Thai Micro Crab Care Guide

Species Snapshot

  • Species Name: Limnopilos naiyanetri
  • Common Names: Thai micro crab, false spider crab, freshwater spider crab, pill-box crab
  • Size: 1cm width, 2.5cm leg span
  • Lifespan: 1 to 1 ½ years
  • Native Distribution: Thailand

Whether you’re looking for a compatible species to add to your shrimp tank or a unique addition to your community tank cleanup crew, Thai micro crabs are a great choice. These tiny crabs are friendly and fairly easy to care for, as long as you provide the proper diet and tank parameters. If you’re looking for an invertebrate that’s easy to breed, however, you may want to stick with shrimp.

Anatomy and Appearance

Known by many names, Limnopilos naiyanetri is most commonly referred to as the Thai micro crab. These little crustaceans only grow to about 1cm in width with leg spans reaching up to 2.5cm. Their bodies are semi-translucent and range in color from light brown to grey.

Thai micro crabs have flat, circular carapaces but what sets them apart from similar species is the bristle-like hairs known as setae lining the carapace. These help collect detritus from the crab’s environment that could serve as food or camouflage.

These crabs are often confused with spider crabs because they have ten long legs. For the most part, however, Thai micro crabs keep their legs tucked under their bodies. While there isn’t much size difference between male and female micro crabs, the females have more rounded bodies. The carapace of a male Thai micro crab is likely to be narrower and somewhat pointy.

Ideal Aquarium Setup

Thai micro crabs are tiny freshwater crabs that do well in nano tanks and other small freshwater habitats. Because they’re so small, they’re quite sensitive to changes in tank conditions. It’s important to maintain high water quality through a good filtration system and regular water changes.

Tank Size

Because they measure just 1cm in width, Thai micro crabs don’t need a significant amount of space. That being said, it’s always better to provide aquarium inhabitants with more space than they need. Thai micro crabs should be kept in an aquarium no smaller than 5 gallons for a group of 5 or 6 crabs. If you plan on keeping your crabs with fish, of course, the tank will need to be much bigger.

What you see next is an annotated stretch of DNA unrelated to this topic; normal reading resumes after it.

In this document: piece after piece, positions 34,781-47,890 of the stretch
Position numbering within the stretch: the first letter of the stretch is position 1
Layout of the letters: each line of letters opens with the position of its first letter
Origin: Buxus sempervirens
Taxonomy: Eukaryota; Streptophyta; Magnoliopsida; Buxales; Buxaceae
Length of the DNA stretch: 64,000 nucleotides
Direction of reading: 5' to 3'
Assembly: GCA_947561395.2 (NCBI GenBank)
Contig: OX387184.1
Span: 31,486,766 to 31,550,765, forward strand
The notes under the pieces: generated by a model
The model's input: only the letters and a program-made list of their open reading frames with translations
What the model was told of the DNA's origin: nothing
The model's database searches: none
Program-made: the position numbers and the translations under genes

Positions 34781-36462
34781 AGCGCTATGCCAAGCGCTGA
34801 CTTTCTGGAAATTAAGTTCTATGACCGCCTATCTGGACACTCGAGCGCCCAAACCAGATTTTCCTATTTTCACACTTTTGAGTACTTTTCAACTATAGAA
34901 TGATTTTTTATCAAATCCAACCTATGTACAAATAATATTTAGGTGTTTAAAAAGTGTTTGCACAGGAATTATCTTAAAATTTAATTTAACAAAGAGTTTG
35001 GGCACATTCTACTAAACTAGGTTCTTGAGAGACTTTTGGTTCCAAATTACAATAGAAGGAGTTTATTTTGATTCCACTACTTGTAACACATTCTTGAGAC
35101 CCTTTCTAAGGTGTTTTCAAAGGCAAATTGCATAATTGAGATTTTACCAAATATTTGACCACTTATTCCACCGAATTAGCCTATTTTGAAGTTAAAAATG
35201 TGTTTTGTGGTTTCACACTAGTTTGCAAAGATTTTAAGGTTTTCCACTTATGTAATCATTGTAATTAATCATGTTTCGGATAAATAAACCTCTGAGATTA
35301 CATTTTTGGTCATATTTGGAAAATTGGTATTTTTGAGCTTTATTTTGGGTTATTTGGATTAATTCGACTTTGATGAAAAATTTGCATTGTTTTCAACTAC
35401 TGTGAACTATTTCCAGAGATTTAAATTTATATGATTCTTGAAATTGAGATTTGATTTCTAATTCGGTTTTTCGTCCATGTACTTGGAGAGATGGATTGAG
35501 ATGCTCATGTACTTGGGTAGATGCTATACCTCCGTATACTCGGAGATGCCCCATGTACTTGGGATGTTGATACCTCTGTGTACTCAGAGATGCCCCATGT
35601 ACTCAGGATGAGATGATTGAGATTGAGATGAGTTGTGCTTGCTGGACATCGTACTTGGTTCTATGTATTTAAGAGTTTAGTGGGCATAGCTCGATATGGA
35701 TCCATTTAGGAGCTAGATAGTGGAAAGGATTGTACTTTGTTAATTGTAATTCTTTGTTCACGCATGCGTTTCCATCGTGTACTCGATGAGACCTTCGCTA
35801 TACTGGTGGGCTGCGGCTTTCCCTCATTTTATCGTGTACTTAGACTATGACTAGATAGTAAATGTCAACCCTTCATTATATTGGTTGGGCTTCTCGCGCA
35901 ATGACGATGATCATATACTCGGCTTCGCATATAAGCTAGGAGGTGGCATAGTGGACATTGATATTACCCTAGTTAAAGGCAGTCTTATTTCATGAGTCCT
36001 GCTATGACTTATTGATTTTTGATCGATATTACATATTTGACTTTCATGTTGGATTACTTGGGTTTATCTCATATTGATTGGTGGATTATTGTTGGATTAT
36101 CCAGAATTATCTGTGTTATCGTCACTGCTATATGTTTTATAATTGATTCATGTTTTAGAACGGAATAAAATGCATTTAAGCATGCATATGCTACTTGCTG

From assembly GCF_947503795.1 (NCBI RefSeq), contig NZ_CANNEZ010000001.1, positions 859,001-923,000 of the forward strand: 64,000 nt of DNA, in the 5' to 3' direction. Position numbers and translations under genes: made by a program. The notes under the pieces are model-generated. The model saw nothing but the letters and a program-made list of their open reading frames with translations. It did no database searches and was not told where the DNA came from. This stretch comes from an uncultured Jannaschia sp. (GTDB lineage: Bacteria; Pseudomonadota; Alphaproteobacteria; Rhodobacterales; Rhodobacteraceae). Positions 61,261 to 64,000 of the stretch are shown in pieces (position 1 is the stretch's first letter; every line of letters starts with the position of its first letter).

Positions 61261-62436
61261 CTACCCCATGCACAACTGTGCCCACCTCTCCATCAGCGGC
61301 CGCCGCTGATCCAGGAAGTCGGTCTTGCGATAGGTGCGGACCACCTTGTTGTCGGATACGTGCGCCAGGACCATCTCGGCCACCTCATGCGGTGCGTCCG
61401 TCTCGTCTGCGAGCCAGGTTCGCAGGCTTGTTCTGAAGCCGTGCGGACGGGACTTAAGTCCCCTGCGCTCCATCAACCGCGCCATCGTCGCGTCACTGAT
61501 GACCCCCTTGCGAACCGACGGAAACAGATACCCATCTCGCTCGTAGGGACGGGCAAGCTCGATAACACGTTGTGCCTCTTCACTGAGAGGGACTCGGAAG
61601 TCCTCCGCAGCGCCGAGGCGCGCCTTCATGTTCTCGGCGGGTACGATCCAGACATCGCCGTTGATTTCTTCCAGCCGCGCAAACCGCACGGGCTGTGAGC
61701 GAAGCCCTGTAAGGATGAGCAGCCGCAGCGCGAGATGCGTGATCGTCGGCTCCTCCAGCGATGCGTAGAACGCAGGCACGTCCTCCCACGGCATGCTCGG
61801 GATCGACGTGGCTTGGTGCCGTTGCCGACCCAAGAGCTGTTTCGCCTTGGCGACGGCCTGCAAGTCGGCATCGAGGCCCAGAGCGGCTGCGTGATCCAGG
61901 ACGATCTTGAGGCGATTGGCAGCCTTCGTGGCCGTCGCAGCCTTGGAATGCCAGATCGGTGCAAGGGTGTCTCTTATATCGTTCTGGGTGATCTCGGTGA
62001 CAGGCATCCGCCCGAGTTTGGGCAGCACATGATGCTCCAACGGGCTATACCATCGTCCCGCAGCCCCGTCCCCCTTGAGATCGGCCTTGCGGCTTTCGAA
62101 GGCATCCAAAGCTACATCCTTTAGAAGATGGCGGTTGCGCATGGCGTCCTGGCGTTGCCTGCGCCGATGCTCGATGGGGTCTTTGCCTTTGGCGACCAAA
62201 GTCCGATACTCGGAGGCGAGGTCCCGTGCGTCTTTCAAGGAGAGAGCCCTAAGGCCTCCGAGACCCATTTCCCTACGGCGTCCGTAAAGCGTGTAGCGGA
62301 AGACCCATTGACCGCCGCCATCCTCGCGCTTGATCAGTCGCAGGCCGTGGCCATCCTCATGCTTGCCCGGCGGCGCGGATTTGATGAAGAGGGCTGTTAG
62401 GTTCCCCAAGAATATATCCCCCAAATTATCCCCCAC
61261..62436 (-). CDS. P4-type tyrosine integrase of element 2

Water Parameters

While Thai micro crabs are adaptable to various water parameters, it's best to mimic their natural habitat as much as possible. These crabs are native to one specific river in Thailand where the environment is tropical and the water fairly neutral in pH.

The ideal tank parameters for Thai micro crabs are:

  • Temperature: 72 to 82
  • pH Level: 6.5 to 8.0
  • Water Hardness: 6 to 15 dKH

It’s best to add micro crabs to an already established tank so as to avoid sudden changes in water quality or chemistry. These crabs are particularly sensitive to ammonia and nitrate as well as certain chemicals and heavy metals like copper. Perform frequent water changes to keep the water quality in your crab tank as high as possible.

Tank Décor

Aim to create a natural look with the décor in your Thai micro crab tank. Keep in mind that these crabs come from a heavily planted natural habitat, so they’ll do best in a planted tank that provides plenty of opportunity for foraging.